Fear of Friday the 13th – Paraskevidekatriaphobia or Friggatriskaidekaphobia We recently covered Triskaidekaphobia which is the fear of number 13. Today we will talk about Paraskevidekatriaphobia, which is an extension of Triskaidekaphobia. It is originally from Paraskevi (in Greek, it means Friday). Other names for this phobia include Friggatriskaidekaphobia, which originates from Norse mythology, where Frigg is the Norse goddess of Friday.
Many people fear the number 13. In numerology, 13 is considered a malignant or insignificant number that follows 12 (regarded as “more complete”). (There are 12 months in a year, 12 signs of the Zodiac, etc.) Therefore, since 13 exceeds 12 times 1, it is considered a sign of “bad luck.” Many hotels refuse to have a room on the 13th floor. Ships were not launched on Friday the 13th since The HMS (a famous 18th-century ship) was never heard from again after it was found on Friday the 13th.
People with this phobia often refuse to leave their homes on this day. (They even avoid essential tasks like going to the doctor, work, etc.). They show signs of extreme anxiety or nervousness as the date approaches. They often believe that something terrible or evil is going to happen. While many understand that their fear is unjustified and irrational, they feel powerless to overcome the panic they experienced.
You may also be interested in reading: Fear of Success: Causes, Symptoms, Treatments, Therapies
Causes fear of Friday the 13th
The main reason behind the fear of Friday the 13th is negative associations with Friday and the number 13 in many religions and cultures.
Friday the 13th is associated with the crucifixion of the Lord Jesus. Therefore, many devout Christians believe that this date is unfortunate. The Great Flood also happened on a Friday. The Bible also mentions that the Last Supper had 13 members (where the 13th member was the same one who finally betrayed Jesus).
In Israel, the number 12 is considered lucky due to the 12 tribes of Israel. On the contrary, 13 is considered very “unlucky.”
In Roman culture, witches are believed to have gathered in groups of 12, where the 13th witch is the “Devil” himself.
The superstition and fear associated with Friday the 13th grew explicitly during the Middle Ages when King Philip IV of France tortured the Knights Templar. (The day of the torture was Friday the 13th).
In British culture, Friday and the 13th are associated with capital punishment. Friday was “the day of the hangman or the rope,” as many public hangings took place. (There were also exactly 13 steps up to the gallows.)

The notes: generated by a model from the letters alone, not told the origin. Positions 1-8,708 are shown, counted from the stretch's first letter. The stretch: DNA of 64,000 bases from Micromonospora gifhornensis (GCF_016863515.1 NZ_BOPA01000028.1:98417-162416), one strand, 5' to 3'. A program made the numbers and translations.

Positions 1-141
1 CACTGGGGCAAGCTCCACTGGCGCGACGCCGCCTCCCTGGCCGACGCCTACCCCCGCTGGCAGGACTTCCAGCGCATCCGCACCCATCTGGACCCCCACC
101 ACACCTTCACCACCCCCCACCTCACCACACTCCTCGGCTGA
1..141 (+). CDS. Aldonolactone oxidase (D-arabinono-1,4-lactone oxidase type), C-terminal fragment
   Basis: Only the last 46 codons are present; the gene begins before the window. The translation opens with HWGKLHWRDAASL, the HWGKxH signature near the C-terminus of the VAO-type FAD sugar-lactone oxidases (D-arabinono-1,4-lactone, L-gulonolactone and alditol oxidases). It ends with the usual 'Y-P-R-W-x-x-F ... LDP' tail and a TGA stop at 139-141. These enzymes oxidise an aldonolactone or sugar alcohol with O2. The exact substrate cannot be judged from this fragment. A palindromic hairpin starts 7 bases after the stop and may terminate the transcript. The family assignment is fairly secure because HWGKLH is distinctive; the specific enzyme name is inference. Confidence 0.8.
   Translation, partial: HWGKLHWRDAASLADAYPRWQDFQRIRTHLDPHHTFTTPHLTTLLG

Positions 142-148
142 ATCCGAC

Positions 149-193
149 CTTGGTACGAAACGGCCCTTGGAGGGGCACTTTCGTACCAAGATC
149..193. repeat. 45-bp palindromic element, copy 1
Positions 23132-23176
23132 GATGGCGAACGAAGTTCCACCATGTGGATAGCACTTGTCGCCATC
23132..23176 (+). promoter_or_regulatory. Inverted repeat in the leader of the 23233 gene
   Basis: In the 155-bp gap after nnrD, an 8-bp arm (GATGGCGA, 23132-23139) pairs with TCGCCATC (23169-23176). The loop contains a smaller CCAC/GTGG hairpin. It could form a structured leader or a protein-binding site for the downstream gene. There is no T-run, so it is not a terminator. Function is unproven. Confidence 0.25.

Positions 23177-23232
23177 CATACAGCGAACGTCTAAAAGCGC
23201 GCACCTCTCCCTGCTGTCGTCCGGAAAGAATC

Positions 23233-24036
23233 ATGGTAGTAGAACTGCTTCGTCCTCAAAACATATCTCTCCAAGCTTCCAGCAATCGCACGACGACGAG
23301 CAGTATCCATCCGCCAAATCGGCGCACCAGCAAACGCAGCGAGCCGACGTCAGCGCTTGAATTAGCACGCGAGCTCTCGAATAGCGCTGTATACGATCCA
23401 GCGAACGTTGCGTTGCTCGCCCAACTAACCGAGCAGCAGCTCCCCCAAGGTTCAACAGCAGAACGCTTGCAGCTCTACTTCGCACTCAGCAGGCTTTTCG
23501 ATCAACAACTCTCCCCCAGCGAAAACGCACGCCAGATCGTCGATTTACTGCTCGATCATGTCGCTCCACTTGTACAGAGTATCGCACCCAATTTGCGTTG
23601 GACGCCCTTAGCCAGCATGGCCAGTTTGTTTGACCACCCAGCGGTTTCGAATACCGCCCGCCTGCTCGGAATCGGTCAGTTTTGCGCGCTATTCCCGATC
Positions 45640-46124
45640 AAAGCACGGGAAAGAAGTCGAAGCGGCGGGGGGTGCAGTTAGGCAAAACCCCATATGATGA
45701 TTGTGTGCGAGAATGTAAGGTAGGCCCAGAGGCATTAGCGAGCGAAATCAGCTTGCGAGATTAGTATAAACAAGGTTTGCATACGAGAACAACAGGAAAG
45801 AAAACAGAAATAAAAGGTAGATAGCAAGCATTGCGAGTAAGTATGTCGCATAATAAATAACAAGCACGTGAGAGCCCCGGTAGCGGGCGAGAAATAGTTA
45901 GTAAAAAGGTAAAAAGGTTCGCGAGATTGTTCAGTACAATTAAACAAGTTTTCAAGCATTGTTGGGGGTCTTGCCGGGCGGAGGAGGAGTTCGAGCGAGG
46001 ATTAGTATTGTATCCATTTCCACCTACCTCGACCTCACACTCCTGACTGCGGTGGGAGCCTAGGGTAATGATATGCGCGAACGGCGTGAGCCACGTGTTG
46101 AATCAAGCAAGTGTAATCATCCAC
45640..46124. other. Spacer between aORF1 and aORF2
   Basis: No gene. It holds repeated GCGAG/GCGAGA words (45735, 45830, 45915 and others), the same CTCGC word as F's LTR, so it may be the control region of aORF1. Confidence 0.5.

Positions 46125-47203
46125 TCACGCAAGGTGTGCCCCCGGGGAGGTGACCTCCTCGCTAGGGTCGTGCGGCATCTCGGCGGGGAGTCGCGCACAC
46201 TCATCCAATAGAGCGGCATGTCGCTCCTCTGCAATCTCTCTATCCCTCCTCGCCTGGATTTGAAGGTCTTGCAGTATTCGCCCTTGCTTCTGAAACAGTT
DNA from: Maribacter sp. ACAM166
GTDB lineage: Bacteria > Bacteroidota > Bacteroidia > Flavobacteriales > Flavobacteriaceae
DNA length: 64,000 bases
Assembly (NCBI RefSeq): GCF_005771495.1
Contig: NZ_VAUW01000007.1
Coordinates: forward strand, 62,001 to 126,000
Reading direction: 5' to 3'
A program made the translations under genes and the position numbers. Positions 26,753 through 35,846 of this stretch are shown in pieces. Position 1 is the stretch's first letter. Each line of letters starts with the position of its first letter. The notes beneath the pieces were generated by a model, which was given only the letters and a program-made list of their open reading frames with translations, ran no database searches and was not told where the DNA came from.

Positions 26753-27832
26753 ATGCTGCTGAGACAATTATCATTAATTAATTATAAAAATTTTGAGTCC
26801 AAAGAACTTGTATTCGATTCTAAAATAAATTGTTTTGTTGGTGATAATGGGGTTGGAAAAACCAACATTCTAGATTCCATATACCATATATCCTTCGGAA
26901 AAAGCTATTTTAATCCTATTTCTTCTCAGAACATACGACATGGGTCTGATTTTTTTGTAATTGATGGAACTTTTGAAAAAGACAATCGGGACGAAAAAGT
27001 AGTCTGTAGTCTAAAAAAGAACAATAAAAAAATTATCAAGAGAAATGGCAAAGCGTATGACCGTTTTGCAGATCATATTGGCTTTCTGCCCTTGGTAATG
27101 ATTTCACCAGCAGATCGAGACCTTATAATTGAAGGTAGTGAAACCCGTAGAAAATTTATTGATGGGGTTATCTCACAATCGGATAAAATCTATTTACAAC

Many films, especially in the horror genre, have described the day as the “day of evil.”
Like the number 13, Friday has many ancient and deeply ingrained associations with “evil.” Because two supposedly unfortunate entities are coming together on this day, people prone to anxiety disorders develop deep fear or phobia about it. In addition, a hostile or traumatic event that occurs on Friday the 13th, directly or indirectly, could also reinforce the patient’s beliefs.
Symptoms of Paraskevidekatriaphobia
Symptoms of Friday the 13th phobia can vary from person to person. Some tend to get hysterical or nervous; others may have total anxiety or a panic attack.
- Fast heart rate (which can increase fear of having a heart attack or dying)
- Nervous laughs
- Dizziness or vertigo
- They refused to leave home on this day. Finding excuses, crying, yelling, trying to run away, etc.
For example, hanging shoes outside the window to repel evil, eating garlic, walking around the room 13 times, etc., can be seen.
Thoughts of death or dying can continually play through the phobic’s mind.
Overcome the fear of Friday the 13th
If you have Paraskevidekatriaphobia, you must read your details on this date. Remember that bad things can happen every day, not just on Friday the 13th.
In fact: your nervousness and anxiety can cause you to make more mistakes on this day than other people who are not afraid of it. Therefore, you must educate yourself rather than simply relying on rituals or succumbing to your fear.
If your Paraskevidekatriaphobia is severely debilitating or affecting your career or personal growth, don’t hesitate to seek professional help. There is an established center in Las Vegas, Nevada that helps Paraskevidekatriaphobes overcome their fear.
Hello, how are you? My name is Georgia Tarrant, and I am a clinical psychologist. In everyday life, professional obligations seem to predominate over our personal life. It's as if work takes up more and more of the time we'd love to devote to our love life, our family, or even a moment of leisure.